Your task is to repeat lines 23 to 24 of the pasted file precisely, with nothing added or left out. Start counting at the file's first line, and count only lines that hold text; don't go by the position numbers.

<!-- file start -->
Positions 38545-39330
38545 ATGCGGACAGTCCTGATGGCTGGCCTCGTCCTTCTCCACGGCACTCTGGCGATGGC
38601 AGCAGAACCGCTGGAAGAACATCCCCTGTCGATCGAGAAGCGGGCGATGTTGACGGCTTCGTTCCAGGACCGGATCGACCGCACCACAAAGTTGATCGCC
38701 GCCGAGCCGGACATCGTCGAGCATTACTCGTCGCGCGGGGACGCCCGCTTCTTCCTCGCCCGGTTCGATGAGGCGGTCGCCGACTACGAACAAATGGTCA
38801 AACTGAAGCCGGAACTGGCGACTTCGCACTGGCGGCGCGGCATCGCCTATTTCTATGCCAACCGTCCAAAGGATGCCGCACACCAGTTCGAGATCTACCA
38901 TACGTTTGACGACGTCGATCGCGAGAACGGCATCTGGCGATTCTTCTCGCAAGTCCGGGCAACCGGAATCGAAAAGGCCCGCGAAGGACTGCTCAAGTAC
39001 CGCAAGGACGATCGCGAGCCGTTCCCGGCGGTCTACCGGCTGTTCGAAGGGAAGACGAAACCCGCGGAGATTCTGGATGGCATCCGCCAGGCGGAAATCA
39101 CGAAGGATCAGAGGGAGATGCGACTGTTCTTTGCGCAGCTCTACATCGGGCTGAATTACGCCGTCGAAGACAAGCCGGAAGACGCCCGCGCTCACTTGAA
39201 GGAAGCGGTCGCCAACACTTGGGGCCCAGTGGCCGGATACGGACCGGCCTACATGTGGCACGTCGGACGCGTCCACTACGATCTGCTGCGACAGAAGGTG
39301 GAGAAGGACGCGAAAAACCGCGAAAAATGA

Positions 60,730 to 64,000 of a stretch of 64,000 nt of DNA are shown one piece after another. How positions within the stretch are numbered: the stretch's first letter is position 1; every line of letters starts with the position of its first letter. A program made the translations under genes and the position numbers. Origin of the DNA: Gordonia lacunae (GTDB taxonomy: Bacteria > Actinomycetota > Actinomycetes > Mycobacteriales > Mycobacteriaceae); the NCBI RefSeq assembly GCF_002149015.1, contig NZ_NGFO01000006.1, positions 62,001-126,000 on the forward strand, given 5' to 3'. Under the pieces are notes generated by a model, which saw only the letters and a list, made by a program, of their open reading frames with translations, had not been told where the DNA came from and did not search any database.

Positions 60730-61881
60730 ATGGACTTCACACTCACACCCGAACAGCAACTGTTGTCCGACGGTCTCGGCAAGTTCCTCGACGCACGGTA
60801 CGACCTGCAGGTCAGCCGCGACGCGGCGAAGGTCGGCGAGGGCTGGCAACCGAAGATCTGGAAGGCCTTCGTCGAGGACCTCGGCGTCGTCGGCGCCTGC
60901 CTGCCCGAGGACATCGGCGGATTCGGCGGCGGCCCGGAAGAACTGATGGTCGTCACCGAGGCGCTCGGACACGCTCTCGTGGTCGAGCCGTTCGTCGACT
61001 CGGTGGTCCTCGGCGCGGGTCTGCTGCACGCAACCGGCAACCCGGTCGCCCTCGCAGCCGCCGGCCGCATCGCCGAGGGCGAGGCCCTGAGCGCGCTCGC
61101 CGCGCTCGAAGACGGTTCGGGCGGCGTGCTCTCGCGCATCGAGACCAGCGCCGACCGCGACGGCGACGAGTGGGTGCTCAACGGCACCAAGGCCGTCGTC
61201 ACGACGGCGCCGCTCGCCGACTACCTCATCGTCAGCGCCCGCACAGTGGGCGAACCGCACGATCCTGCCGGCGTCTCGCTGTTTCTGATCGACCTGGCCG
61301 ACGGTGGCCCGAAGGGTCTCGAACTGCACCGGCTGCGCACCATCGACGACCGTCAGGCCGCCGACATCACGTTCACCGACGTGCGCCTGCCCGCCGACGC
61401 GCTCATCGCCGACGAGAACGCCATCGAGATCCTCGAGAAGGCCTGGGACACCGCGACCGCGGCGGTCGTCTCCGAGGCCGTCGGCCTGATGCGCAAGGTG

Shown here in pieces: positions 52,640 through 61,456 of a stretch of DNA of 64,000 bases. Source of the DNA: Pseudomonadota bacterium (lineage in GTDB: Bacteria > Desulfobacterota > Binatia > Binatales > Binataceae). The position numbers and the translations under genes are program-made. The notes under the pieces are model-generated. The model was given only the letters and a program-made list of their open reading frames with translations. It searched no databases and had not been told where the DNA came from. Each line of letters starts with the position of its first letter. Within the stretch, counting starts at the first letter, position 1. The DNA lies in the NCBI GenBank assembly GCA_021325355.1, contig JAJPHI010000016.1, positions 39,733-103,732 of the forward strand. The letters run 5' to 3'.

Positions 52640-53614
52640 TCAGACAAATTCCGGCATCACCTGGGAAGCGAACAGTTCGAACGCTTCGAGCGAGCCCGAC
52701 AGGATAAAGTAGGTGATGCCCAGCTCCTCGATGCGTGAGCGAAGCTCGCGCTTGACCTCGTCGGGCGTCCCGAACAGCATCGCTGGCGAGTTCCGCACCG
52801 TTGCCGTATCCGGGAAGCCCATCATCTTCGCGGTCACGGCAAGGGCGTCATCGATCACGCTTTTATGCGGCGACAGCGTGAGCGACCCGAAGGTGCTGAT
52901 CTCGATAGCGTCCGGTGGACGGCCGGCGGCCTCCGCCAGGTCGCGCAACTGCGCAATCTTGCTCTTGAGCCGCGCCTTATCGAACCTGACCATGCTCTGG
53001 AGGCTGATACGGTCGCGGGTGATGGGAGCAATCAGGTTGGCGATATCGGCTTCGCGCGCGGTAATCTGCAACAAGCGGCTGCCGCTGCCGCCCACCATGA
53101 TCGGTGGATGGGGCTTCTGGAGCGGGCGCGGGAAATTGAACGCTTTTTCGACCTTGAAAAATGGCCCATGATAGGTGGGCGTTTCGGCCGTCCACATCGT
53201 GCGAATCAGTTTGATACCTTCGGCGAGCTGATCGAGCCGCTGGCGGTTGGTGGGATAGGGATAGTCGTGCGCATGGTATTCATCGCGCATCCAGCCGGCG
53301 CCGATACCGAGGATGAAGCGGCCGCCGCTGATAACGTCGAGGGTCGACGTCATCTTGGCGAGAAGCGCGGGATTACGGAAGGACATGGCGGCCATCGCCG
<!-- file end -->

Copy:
52640 TCAGACAAATTCCGGCATCACCTGGGAAGCGAACAGTTCGAACGCTTCGAGCGAGCCCGAC
52701 AGGATAAAGTAGGTGATGCCCAGCTCCTCGATGCGTGAGCGAAGCTCGCGCTTGACCTCGTCGGGCGTCCCGAACAGCATCGCTGGCGAGTTCCGCACCG